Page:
You are now supposed to say, in unison, "Hi, Victoria."
With blog truancy comes guilt. True, I have not blogged much this year (as my sister Constance is wont to remind me of on a rather regular basis), but I have not strayed far afield the world of crochet. Although I have had a lot of work and family demands during that time, I did manage to play a little "hooky."
In February, I felted my first Fedora hat -- four skeins down but first, I had to add them to my stash. In May, I made a pair of mittens -- two skeins used but purchased four more to finish the mittens as well as another pair. In July, I attended the Knit and Crochet Show in Manchester, New Hampshire, where I picked up nine skeins of yarn. Later that month, I made a silk purse, using up one skein purchased in NH and another purchased to finish the project. I also added a double sized skein to justify the cost of shipping. In August, I made Vicki Mikulak's Flying Diamonds Shawl; although beautiful and fun to make, it was not quite a stashbuster at less than 2 skeins. In the early days of September, I finished a cover for a hot water bottle, using yarn gifted from one Raverly swap partner.
My yarn adventures introduced me to several new yarns, including a couple that already were in my stash:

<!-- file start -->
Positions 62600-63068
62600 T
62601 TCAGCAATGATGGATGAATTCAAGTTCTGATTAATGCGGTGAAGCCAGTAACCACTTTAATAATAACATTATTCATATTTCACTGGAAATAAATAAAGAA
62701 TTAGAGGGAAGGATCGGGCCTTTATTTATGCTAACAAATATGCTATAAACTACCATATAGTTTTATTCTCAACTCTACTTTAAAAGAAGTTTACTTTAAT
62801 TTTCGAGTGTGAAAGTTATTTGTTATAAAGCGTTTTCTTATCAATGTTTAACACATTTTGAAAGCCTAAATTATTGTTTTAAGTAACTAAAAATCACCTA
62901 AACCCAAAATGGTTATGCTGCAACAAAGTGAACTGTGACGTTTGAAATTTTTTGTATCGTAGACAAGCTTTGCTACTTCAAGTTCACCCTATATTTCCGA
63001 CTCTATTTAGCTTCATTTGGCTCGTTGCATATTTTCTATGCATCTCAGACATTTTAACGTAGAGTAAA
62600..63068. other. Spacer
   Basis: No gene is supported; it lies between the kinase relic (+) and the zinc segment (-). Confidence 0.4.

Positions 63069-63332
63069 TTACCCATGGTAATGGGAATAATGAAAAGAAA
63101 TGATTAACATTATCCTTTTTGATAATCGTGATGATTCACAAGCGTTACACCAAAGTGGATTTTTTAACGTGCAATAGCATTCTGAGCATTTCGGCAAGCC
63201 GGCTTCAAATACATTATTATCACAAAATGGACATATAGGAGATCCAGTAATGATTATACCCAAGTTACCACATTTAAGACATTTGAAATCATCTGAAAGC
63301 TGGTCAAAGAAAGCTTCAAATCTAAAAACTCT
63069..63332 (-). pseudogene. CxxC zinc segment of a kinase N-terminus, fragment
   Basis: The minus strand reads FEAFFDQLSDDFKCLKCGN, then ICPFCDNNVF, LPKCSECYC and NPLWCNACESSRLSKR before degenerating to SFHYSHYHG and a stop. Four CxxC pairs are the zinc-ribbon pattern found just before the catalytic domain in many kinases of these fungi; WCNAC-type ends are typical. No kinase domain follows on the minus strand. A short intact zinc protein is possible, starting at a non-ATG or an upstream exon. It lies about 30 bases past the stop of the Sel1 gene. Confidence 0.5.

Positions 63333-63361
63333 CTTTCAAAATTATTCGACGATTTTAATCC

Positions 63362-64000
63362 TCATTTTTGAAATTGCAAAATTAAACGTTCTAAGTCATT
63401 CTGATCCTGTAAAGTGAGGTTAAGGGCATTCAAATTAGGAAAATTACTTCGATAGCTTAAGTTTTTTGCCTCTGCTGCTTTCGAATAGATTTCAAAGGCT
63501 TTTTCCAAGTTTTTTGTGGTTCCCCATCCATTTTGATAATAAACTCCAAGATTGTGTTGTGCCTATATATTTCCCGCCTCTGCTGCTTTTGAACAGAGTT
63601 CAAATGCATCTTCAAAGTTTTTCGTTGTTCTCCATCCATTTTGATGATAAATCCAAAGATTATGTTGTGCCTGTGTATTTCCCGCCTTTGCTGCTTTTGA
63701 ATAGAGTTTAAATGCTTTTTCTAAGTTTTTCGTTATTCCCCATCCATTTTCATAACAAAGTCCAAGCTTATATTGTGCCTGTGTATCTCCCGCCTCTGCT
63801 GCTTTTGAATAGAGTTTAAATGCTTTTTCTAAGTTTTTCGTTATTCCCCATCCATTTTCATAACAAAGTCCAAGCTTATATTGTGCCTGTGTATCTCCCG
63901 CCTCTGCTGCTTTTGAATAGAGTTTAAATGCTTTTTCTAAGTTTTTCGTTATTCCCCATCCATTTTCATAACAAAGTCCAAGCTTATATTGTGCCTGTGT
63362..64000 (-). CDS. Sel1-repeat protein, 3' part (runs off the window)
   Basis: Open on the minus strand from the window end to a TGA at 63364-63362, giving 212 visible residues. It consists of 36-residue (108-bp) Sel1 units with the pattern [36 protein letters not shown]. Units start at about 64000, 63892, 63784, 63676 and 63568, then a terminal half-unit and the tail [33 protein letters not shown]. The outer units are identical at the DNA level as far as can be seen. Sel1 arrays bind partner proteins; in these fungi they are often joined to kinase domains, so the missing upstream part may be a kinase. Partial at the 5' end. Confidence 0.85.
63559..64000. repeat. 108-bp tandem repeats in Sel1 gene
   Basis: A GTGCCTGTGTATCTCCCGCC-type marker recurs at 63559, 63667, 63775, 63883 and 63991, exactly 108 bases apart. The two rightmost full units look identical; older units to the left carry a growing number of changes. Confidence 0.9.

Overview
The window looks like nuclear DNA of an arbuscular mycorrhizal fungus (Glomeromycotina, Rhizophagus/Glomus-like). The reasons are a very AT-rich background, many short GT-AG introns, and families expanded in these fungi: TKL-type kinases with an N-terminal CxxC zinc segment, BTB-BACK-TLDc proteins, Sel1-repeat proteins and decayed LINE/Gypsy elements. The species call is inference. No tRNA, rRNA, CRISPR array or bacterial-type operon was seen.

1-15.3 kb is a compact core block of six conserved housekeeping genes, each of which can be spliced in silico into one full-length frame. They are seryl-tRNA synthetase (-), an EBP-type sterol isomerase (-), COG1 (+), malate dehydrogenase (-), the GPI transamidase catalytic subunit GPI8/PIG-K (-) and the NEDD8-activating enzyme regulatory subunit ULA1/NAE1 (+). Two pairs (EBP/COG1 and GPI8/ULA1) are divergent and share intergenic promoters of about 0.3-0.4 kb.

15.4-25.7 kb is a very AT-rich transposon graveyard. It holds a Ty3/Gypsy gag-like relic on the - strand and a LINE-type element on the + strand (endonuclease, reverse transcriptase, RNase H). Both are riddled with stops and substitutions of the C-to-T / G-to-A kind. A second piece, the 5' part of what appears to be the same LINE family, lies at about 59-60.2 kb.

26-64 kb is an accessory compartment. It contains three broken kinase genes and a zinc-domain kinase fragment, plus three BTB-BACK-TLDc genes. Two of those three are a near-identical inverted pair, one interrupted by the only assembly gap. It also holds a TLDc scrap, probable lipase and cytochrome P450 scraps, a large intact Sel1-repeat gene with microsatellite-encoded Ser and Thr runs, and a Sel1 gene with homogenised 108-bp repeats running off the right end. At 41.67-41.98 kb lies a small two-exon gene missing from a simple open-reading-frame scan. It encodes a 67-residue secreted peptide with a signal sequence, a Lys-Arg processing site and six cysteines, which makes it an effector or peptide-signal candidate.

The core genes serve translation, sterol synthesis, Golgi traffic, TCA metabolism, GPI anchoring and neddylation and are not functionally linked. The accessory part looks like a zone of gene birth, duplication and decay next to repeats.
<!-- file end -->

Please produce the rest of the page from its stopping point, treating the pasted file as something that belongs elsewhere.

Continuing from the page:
Frog Tree's Picoboo -- a pima cotton/bamboo blend in a sport-weight yarn that is actually closer to a light DK. Wonderfully soft, it drapes well and shows stitch definition without being stiff. Here it is worked up into a hot water bottle cover.
Habu Textiles' A-111 1/2.5 Tsumugi Silk Combination -- an unusual 100% silk yarn that has several colors within each strand. This is not a yarn to highlight highly textured crocheted stitches, although it does an admirable job of subtle stitch definition, such as Dee Stanziano's Pushmi-Pullyu stitch technique. Why this yarn is called a fingering weight yarn, I don't know. rather, it works up like a DK and most folks are using a 6 mm needle or 4 mm hook. Here it is as a silk purse.
StyleCraft's Signature Chunky -- this "Plain Jane"-named yarn is far from nondescript. A 50/50 wool/acrylic blend from Britain, it is luscious and very soft, and, dare I say, inexpensive. I started off with two skeins but had to order more to finish these mittens in the Peacock colorway. I even ordered extra skeins so I can make a set for myself. This picture does not do them justice.
Looking back, several projects were completed, but overall, not much stashbusting done. Counting yarn gifted from swaps, yarn purchased by me for me, yarn gifted to others during swaps, yarn used to make various projects, and yarn purchased to complete projects, I would say that my stash remains about the same. Playing hooky has been productive.